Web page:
Speaking as a hiring manager, it doesn’t take much to stand out as a candidate for a statistical programming job. We just finished hiring the The post Resume & Interview Tips For R Programmers appeared first on ProgrammingR.

Building a Shiny App to explore the model and the data About the Shiny App In my previous post I built several models to try to predict the amount of residential solar installed per county by quarter as a function of solar insolation, price of solar electricity, county population and county median income. To explore

Predicting the residential solar power installations by county by quarter in CA from 2009-2013 So far I have gathered three data sets and combined them into one which I will now use to try to predict the number of solar installations by county by quarter in CA from 2009-2013. The three data sets I am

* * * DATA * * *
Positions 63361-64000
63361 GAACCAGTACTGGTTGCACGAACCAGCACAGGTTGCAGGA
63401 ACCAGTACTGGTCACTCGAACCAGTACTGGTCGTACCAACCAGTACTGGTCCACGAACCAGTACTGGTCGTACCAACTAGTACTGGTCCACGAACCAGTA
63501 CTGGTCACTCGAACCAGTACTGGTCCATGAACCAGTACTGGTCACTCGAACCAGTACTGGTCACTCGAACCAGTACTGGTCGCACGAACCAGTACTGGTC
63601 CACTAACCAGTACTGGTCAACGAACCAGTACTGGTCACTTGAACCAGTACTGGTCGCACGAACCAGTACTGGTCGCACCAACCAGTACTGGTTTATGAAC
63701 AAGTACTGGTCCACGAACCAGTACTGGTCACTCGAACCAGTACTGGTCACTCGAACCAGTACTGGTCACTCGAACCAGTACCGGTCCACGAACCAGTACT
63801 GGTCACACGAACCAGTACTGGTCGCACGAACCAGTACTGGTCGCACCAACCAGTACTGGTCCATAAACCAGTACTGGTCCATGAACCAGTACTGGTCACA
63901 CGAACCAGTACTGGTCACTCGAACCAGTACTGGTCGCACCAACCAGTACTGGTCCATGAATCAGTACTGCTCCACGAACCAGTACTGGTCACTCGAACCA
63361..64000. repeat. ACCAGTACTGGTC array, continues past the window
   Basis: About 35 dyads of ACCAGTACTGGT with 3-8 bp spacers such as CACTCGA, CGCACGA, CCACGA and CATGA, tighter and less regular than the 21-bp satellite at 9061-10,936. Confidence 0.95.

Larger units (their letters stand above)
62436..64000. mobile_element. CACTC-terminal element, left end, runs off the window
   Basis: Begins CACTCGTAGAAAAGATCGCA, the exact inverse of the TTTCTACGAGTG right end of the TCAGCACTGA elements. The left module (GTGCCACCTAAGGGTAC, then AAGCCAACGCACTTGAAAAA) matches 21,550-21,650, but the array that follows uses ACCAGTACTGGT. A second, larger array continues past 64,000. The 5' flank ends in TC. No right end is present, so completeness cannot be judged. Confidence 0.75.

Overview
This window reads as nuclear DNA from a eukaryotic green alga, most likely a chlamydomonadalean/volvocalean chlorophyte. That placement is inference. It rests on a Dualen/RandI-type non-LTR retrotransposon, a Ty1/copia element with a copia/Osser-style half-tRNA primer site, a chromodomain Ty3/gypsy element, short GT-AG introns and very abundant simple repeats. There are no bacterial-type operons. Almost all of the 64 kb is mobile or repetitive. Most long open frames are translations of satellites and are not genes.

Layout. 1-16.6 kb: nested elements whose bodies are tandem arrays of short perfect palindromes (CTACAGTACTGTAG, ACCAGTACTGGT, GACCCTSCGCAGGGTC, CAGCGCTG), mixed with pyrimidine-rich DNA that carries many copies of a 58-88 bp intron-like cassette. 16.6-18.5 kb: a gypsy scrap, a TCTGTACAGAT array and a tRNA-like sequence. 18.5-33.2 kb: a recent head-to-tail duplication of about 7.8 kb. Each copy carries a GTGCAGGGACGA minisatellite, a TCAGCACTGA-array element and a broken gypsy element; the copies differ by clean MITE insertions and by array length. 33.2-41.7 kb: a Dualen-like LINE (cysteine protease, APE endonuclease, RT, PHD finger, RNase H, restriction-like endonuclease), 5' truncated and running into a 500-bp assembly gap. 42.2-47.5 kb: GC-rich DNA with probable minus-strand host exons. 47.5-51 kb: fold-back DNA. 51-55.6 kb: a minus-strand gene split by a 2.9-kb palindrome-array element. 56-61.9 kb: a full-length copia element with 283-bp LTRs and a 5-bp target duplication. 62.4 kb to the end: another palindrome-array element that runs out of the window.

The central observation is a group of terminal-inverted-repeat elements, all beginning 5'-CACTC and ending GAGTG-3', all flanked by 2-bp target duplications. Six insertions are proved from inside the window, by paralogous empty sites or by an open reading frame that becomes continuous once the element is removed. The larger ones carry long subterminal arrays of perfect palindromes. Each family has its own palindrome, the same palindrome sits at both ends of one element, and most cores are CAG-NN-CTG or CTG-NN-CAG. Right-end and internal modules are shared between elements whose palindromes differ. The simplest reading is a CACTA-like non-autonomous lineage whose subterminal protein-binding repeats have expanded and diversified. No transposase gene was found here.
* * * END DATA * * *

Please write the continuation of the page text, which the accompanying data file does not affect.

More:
Data Mining the California Solar Statistics with R: Part III Today I want to combine the California solar statistics with information about the annual solar insolation in each county as well as information about the population and median income. These can then be used as predictors in the models I'll build in the next post.

Data Mining the California Solar Statistics with R: Part II In today's post I'll be working some more with the working data set from California Solar Statistics. Last time I imported the data, cleaned it up a bit, grouped it by county and year, and made some plots to look at how residential solar installations

Data Mining the California Solar Statistics with R: Part I Intro Today I’m taking a look at the data set available from California Solar Statistics availalbe from https://www.californiasolarstatistics.ca.gov/. This data set lists all the applications for state incentives for both residential and commercial systems, it contains information about the PV (Photovoltaic) system size, location, cost,

Here is the code that fixed up the World Bank data export for use in Tableau. The databank spits out everything in an untidy format for grouping and aggregating. The reshape2 and plyr packages make it easy to manipulate the whole set … Continue reading →

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